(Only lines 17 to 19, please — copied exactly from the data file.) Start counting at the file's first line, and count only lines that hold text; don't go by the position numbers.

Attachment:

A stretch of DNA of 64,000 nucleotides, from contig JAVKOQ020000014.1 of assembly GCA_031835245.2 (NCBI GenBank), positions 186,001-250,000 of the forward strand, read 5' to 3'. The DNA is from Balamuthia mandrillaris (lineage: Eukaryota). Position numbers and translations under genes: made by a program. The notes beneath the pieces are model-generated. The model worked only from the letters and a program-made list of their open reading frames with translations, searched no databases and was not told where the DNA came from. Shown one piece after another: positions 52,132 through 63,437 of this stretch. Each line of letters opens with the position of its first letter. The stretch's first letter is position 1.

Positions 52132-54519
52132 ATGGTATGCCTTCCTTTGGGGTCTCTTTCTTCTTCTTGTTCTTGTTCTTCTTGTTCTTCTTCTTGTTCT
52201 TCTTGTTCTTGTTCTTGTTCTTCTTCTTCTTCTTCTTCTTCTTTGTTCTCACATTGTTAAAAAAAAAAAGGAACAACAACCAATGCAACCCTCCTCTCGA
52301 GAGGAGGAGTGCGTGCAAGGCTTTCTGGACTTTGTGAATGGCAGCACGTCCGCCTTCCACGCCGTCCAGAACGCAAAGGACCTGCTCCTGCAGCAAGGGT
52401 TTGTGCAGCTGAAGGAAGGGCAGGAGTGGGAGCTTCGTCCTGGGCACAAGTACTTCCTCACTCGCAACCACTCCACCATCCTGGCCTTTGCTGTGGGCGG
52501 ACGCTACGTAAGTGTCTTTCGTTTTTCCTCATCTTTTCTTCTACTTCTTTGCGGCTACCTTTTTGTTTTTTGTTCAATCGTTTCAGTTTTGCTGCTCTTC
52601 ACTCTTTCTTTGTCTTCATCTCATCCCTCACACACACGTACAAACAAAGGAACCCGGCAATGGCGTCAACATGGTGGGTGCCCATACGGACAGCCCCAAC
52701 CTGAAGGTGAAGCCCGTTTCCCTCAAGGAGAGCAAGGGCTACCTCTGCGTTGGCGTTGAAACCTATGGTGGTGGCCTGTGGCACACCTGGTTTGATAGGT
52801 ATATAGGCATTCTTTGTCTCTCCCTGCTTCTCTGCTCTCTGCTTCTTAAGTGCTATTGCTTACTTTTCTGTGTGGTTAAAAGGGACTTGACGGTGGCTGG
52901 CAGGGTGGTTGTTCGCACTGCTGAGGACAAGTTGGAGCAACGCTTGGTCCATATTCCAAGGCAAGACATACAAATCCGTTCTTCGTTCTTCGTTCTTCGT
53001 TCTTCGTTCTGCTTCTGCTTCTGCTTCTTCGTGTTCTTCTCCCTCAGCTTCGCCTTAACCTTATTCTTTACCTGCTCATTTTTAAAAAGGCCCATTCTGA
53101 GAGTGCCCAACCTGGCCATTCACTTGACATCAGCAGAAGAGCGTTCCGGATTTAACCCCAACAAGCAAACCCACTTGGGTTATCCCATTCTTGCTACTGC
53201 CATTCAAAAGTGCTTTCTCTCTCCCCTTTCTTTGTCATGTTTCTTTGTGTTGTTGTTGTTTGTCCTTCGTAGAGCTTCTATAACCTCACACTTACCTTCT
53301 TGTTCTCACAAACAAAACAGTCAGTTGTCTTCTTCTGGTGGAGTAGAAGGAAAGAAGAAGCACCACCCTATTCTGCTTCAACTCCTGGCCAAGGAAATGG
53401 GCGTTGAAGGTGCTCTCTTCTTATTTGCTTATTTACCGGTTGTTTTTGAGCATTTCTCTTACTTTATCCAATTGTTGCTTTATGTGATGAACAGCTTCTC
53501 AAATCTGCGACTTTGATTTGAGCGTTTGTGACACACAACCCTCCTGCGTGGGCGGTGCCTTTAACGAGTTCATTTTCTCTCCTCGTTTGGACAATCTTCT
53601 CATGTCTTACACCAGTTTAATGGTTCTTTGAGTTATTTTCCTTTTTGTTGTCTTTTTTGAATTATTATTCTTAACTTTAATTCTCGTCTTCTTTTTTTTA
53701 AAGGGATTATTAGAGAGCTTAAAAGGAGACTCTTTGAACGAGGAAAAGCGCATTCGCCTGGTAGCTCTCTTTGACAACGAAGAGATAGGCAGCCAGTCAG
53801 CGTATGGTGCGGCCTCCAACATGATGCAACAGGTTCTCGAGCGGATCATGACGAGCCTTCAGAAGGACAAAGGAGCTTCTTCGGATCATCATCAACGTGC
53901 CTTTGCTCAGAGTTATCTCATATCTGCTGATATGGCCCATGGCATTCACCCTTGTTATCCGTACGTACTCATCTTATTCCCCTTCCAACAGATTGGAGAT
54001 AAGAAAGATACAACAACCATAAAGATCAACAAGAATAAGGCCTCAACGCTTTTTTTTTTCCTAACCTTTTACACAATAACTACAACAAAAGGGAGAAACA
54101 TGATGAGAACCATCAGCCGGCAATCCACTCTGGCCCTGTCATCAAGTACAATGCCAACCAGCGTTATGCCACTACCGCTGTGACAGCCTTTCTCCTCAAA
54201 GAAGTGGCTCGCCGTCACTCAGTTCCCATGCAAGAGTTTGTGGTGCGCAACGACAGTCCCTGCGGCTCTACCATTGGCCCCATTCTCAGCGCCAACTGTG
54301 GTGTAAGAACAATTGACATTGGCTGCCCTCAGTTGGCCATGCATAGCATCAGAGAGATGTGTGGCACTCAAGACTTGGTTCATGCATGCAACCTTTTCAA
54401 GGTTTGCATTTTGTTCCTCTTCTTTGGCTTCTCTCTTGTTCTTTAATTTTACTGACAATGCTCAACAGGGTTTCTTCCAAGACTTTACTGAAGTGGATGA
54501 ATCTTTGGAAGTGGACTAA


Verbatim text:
53501 AAATCTGCGACTTTGATTTGAGCGTTTGTGACACACAACCCTCCTGCGTGGGCGGTGCCTTTAACGAGTTCATTTTCTCTCCTCGTTTGGACAATCTTCT
53601 CATGTCTTACACCAGTTTAATGGTTCTTTGAGTTATTTTCCTTTTTGTTGTCTTTTTTGAATTATTATTCTTAACTTTAATTCTCGTCTTCTTTTTTTTA
53701 AAGGGATTATTAGAGAGCTTAAAAGGAGACTCTTTGAACGAGGAAAAGCGCATTCGCCTGGTAGCTCTCTTTGACAACGAAGAGATAGGCAGCCAGTCAG